Impact of early mechanical support in patients with acute myocardial infarction complicated by cardiogenic shock with culprit left main coronary artery disease: Insights from national cardiogenic shock initiative
Jain T, Lemor A, Basir M, Kapur NK, Schreiber TL, Kaki A, Patel K, Wilkins CE, Senter SR, Akhtar Y, Lasorda DM, Foster M, Kolski BC, Tehrani BN, Lalonde TA, Green M, Finley JJ, Larkin TJ, Dupont AG, O'Neill B, McAllister D, Martin S, Marso SP, Hanson I, Blank N, Johnson T, Hacala M, and O'Neill W. Impact of early mechanical support in patients with acute myocardial infarction complicated by cardiogenic shock with culprit left main coronary artery disease: Insights from national cardiogenic shock initiative. Catheter Cardiovasc Interv 2019; 93(Suppl 2):S100-S101.
Catheter Cardiovasc Interv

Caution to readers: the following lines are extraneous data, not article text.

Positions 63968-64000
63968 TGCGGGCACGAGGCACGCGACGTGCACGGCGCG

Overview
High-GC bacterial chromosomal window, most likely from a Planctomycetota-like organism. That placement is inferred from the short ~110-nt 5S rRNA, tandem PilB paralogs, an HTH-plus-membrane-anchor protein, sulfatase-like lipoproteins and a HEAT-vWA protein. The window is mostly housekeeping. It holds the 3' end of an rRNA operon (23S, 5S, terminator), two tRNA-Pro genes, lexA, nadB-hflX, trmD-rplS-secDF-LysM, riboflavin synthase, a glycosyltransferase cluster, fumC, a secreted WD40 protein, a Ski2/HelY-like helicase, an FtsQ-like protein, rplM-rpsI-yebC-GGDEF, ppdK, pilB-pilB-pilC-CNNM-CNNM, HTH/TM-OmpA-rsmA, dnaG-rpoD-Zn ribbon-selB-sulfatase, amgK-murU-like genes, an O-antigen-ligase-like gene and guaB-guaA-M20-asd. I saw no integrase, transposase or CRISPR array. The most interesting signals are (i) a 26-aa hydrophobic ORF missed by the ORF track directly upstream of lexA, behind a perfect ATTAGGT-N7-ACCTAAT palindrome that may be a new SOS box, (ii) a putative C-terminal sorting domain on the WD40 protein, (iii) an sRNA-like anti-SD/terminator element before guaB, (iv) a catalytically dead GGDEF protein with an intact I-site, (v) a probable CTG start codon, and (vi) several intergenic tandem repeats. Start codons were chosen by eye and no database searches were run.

Background: Previous retrospective studies have demonstrated unacceptably high hospital mortality (60-65%) in patients presenting with acute myocardial infarction complicated by cardiogenic shock (AMICS) undergoing primary percutaneous coronary intervention (PCI) of a culprit left main coronary artery (LMCA). We sought to assess the impact of early mechanical support (MCS) specifically in this cohort using data from the National Cardiogenic Shock Initiative, a single-arm, prospective, multicenter study. Methods: Between July 2016 and August 2018, 23 sites participated in the study. All centers agreed to treat patients with AMICS using a standard protocol emphasizing invasive hemodynamic monitoring and rapid initiation of MCS. Inclusion and exclusion criteria mimicked those of the 'SHOCK' trial with an additional exclusion criterion being use of intra-aortic balloon pump counter-pulsation prior to MCS. Results: Out of a total of 104 patients enrolled, 16 patients had a culprit LMCA. In the culprit LMCA cohort, the mean age was 64 ± 11 years and 75% were males. Prior to MCS, 25% had witnessed out of hospital cardiac arrest, 25% had in-hospital cardiac arrest and 32% were under active cardiopulmonary resuscitation during MCS implantation. In accordance with the protocol, 87% of patients had an MCS device inserted prior to PCI. Right heart catheterization and hemodynamic monitoring was performed in 84% of patients. Cardiac power output improved from 0.68 W pre-procedure to 0.98 W 24-hours post-procedure (p = 0.04). TIMI III flow was achieved in 88% of patients post-reperfusion. Mean length of stay was 16 days. Left ventricle ejection fraction improved from 12.5 ± 3.8 % baseline to 25.6 ± 9.6 % at the time of discharge (p = 0.002). Survival to explant was 94% and survival to discharge was 75%. Conclusions: Early MCS in patients with AMICS with a culprit LMCA was associated with rapid improvement in hemodynamics and improved survival to discharge.